The Gatekeeper  Strategy in the Library Market

EBSCO is now, through the acquisition of YBP, the largest vendor to academic libraries of both serials and books. This is the beginning of a gatekeeper strategy, which will put EBSCO in a position to mediate a large proportion of the arrangements between publishers and libraries. Continue reading

How Does the University Press Remain Relevant?

The university press world is ruminating on its relevance in a broader community that does not always show strong report for press activity. Different presses have identified a number of approaches to the problem of increasing relevance. Continue reading

The Mixed Marriage of For-profit and Not-for-profit Publishing

Scholarly publishing is virtually unique in that it has significant representation by both for-profit and not-for-profit publishers. This alters the very nature of this segment of publishing, making the not-for-profits more business-like and forcing the for-profits to behave at times like mission-based organizations. Continue reading

Connecting to End-Users

Digital media enables us to collect a huge amount of end-user data, far more than we could gather for print publishing. This presentation summarizes the way that data can be used to foster growth and concludes that end-user data is likely to require the creation of a new class of products. Continue reading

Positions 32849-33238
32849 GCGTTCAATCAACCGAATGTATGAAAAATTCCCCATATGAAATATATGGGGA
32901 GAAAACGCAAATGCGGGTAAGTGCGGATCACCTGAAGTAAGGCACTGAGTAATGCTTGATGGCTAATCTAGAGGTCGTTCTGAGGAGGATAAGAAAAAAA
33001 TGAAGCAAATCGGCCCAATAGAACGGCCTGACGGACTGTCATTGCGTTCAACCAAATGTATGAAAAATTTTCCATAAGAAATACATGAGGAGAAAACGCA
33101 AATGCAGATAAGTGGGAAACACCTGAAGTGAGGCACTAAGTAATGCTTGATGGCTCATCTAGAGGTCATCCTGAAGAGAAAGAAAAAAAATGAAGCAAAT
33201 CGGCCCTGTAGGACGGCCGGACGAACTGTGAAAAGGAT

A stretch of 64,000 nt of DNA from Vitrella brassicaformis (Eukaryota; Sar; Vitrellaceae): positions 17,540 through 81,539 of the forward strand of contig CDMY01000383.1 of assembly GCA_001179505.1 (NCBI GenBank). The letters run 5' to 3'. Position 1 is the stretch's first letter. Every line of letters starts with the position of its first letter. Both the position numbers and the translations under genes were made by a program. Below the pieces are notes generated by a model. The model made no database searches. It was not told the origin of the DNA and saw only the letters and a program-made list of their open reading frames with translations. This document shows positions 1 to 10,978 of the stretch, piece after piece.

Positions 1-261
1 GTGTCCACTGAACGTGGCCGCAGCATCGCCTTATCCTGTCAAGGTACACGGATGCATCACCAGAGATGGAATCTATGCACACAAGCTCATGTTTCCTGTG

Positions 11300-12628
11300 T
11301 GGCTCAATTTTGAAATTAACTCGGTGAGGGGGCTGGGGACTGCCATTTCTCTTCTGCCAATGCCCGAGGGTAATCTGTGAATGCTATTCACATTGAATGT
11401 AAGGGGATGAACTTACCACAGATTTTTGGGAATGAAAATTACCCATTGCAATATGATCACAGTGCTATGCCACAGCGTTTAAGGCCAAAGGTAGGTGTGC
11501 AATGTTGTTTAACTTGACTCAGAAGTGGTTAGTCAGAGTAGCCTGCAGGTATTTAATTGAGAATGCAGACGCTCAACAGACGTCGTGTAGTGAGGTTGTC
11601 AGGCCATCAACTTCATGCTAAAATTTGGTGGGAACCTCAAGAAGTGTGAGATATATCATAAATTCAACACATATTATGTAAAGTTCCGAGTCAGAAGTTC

Can We Stop Talking about the “System” of Scholarly Communications, Please?

There are countless proposals for a new “system” for scholarly communications, but such plans are typically top-down and overlook all the creative initiatives by individuals working independently. Continue reading

Side Dishes by Stewart Wills

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The mission of the Society for Scholarly Publishing (SSP) is "[t]o advance scholarly publishing and communication, and the professional development of its members through education, collaboration, and networking." SSP established The Scholarly Kitchen blog in February 2008 to keep SSP members and interested parties aware of new developments in publishing.